Purpose: Increased opioid analgesic prescribing (OAP) has been associated with increased risk of prescription opioid diversion, misuse, and abuse. We studied regional and rural-urban variations in OAP trends in Kentucky, from 2012 to 2015, and examined potential county-level risk and protective factors. Methods: This study used prescription drug monitoring data. Marginal models employing generalized estimating equations were used to model repeated counts of residents with opioid analgesic prescriptions within county-quarter, 2012–2015, with offset for resident population, by rural-urban classification exposure, and adjusting for time-varying socioeconomic and relevant health status measures. Findings: There were significant downward trends in rates of residents receiving dispensed opioid analgesic prescriptions, with no regional or rural/urban differences in the degree of decline over time. The adjusted models showed the Kentucky Appalachian region retained a significantly higher rate of residents with opioid analgesic prescriptions per 1,000 residents (30% higher than Central Kentucky and 19% higher than Kentucky Delta regions). Residents of nonmetropolitan not adjacent-to-metropolitan counties had significantly higher adjusted rates of OAP (33% higher than metropolitan counties and 17% higher compared to nonmetropolitan adjacent-to-metropolitan counties). The rate of OAP was significantly positively associated with emergency department visit injury rates and negatively associated with buprenorphine/naloxone prescribing rates. Conclusions: Information on OAP trends and patterns will be used by Kentucky stakeholders to inform targeted interventions. Further research is needed to evaluate the availability and accessibility of nonopioid pain treatment in rural counties and the role of geography and time/distance traveled as risk factors for increased OAP.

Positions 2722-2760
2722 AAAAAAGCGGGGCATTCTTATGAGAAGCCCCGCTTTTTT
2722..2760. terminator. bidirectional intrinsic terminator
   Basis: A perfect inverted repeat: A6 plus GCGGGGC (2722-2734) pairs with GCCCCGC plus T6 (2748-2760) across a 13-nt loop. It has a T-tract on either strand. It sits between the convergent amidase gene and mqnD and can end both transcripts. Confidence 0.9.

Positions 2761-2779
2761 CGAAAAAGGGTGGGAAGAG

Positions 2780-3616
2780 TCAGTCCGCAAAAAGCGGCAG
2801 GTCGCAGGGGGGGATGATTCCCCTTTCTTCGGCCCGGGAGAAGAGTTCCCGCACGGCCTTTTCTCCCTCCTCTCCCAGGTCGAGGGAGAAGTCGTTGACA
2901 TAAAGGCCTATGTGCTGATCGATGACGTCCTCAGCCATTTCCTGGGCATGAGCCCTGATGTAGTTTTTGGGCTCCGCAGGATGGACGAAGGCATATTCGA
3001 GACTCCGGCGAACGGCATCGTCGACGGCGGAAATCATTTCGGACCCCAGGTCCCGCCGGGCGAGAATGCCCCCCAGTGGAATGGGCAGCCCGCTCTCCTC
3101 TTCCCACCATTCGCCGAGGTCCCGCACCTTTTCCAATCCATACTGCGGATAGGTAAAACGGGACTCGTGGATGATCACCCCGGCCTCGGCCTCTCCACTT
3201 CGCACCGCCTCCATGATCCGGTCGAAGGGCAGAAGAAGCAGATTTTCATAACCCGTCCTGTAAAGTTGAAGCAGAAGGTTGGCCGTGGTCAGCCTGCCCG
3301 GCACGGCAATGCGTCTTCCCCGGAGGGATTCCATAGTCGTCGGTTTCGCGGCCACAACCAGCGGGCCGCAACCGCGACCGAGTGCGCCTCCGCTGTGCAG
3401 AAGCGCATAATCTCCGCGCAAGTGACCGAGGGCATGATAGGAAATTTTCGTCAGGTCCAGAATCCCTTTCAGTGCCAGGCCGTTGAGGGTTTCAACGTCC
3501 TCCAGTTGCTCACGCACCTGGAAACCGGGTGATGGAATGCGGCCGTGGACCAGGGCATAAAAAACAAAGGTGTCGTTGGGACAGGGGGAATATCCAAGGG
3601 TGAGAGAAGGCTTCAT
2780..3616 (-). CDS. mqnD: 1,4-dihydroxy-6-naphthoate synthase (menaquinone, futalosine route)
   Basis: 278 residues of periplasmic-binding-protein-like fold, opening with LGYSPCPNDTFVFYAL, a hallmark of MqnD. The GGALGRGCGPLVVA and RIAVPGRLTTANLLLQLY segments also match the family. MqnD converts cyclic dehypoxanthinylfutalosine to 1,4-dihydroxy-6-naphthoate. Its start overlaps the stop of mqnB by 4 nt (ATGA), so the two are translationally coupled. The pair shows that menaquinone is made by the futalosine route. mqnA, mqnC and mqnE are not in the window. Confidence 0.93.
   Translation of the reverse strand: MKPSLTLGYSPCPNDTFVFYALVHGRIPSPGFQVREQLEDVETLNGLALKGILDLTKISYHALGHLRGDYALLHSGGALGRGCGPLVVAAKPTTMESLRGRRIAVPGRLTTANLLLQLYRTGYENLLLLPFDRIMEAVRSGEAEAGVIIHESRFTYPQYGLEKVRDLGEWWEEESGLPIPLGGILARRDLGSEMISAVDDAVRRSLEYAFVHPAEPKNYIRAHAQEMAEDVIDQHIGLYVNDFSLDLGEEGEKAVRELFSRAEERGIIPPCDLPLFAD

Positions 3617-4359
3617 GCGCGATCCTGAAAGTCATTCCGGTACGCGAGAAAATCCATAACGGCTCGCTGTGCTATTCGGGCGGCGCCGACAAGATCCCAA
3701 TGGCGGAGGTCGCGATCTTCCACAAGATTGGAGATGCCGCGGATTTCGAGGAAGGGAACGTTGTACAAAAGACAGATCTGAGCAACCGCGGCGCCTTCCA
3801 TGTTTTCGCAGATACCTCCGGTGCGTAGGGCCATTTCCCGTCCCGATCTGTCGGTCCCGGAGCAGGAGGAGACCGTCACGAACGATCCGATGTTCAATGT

|Number of pages||11|
|Journal||Journal of Rural Health|
|State||Published - Dec 1 2019|
Bibliographical noteFunding Information:
Funding: This project was supported by Grant No. 2014-PM-BX-0010 (Data-Driven Multidisciplinary Approaches to Reducing Prescription Abuse in Kentucky) awarded by the Bureau of Justice Assistance (BJA) to the Kentucky Injury Prevention and Research Center as bona fide agent for the Kentucky Department for Public Health. The BJA is a component of the Department of Justice’s Office of Justice Program, which includes the Bureau of Justice Statistics, the National Institute of Justice, the Office of Juvenile Justice and Delinquency Prevention, the Office of Victims Crime, and the SMART Office. Viewpoints or opinions in this document are those of the authors and do not necessarily represent the official position or policies of the U.S. Department of Justice.
The authors would like to thank Dr. Terry Bunn and Dr. Julia Costich from the Kentucky Injury Prevention and Research Center for their comments and review. The authors acknowledge the members of the Kentucky All Schedule Prescription Electronic Reporting (KASPER) staff with the Kentucky Cabinet for Health and Family Services for their support of this project. This project was supported by Grant No. 2014-PM-BX-0010 (Data-Driven Multidisciplinary Approaches to Reducing Prescription Abuse in Kentucky) awarded by the Bureau of Justice Assistance (BJA) to the Kentucky Injury Prevention and Research Center as bona fide agent for the Kentucky Department for Public Health.
© 2018 National Rural Health Association
Copyright 2018 Elsevier B.V., All rights reserved.
- opioid prescribing
- regional variation
ASJC Scopus subject areas
- Public Health, Environmental and Occupational Health